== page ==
• The Maldives. Most of the tiny islands that make up the Maldives are less than two metres above sea level. The 300,000 people that live there may soon become climate change refugees. In 2008, the Maldives President asked neighbours India and Sri Lanka if he could buy some of their land
  • The Pacific island state of Tuvalu. Half of Tuvalu's 10,000 residents live within three metres of today's sea-level. Many islanders think they may soon need to migrate elsewhere

Downloads

Dots

Starter

Where in the world will the greatest impact of climate change and melting glaciers be felt?
As a class, have a go at the Four As quiz. It asks you to think about which regions of the world you think will feel the greatest impact of climate change and melting glaciers. You have four options:

  • Antarctica
  • The Amazon
  • Asia
  • Africa

The PowerPoint will also give you the correct answer. Were you right?

Dots

Main

What is the global threat of glaciers melting and who is most at risk?

The risks linked to glacial melting and sea level rise are not evenly spread across the globe. In the last lesson of this unit, you will find out which places and people are most vulnerable. There are two PowerPoint presentations that you need to take a look at to find out.

The global threat PowerPoint gives you an idea of what scientists predict might happen to our glaciers over the next couple of centuries - and of course as a result, what will happen to sea level.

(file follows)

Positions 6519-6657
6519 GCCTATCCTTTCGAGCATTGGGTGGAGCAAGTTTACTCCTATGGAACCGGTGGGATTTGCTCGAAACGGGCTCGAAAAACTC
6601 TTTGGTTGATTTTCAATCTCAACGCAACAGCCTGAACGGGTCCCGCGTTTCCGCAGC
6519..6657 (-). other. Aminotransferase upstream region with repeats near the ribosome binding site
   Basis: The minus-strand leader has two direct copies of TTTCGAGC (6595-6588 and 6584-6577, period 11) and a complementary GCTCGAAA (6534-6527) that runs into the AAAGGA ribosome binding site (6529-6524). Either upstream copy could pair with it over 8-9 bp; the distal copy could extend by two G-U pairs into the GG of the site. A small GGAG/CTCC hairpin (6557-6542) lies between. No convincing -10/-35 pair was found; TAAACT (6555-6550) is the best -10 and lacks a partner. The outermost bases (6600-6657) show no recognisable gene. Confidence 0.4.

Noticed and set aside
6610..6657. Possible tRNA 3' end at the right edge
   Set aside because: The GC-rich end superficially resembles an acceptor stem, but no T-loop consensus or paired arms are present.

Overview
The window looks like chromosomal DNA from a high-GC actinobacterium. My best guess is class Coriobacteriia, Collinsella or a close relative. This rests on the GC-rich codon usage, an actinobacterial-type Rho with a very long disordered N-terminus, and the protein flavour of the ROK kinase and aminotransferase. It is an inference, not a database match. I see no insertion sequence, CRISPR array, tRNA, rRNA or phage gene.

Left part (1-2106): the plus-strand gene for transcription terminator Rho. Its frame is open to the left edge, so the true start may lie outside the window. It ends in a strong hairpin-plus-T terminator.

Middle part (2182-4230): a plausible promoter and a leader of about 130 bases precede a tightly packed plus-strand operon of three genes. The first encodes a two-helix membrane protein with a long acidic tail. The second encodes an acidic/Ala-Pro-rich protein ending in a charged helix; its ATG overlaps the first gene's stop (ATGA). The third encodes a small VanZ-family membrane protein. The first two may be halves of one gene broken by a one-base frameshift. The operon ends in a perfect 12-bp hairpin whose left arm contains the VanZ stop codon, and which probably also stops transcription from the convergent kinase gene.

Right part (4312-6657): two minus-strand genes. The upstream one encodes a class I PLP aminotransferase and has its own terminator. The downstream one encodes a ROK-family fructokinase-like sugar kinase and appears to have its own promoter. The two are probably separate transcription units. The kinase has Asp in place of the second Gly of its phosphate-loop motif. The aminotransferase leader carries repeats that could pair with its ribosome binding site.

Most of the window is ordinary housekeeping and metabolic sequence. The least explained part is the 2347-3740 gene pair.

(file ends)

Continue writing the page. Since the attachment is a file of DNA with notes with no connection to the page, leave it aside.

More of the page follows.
The global pressure points PowerPoint introduces some case studies of places and people that are thought to be most at risk from sea level rise.

If you like, you can also have a go at an activity on the Discovering Antarctica website which looks at the countries most at risk.

Once you have taken a look at both presentations, there are some key questions that you should discuss as a class:

  • Will poorer places and people be more vulnerable to the effects of sea level rise than richer place and people? Why?
  • Will sea level rises over the next hundred years or so be more likely to cause mass mortality (large numbers of deaths) or mass migration (forcing people to move away from their homes)? Or both? Why?
  • Where will the world's poorest people migrate to in order to escape rising sea levels?
  • What could the consequences of this movement be?
  • How can we try to prevent all of this from happening, or what preparations can we make to help us deal with problems that arise?

Focusing on the last of these questions, in groups of four come up with a five minute television documentary on the topic of preparing for sea level rise. It can be aimed either at people in the UK, or in one of the countries that is most vulnerable to sea level rise.

Your documentary should include the following five things:

  • Information about why sea level rise is happening
  • Scientists' predictions for how much sea level may rise in the future
  • The possible impacts of sea level rise in the country that you're broadcasting your documentary in
  • The possible global impacts of sea level rise
  • What people can do to (a) reduce sea level rise (for example, reducing their carbon footprint), and (b) prepare for the problems that sea level rise might bring

You will need to look back at the resources from this and previous lessons in this unit to help you plan your documentary.

Then, either write it down, act it out or film it - and share it with the rest of your class.

Dots

Plenary

End of unit quiz

Test your knowledge and understanding of the topics covered in this unit by taking the end of unit quiz.

If you take the quiz in teams as a class, why not name your teams after the glacial landforms you've learnt about?

How well did you do?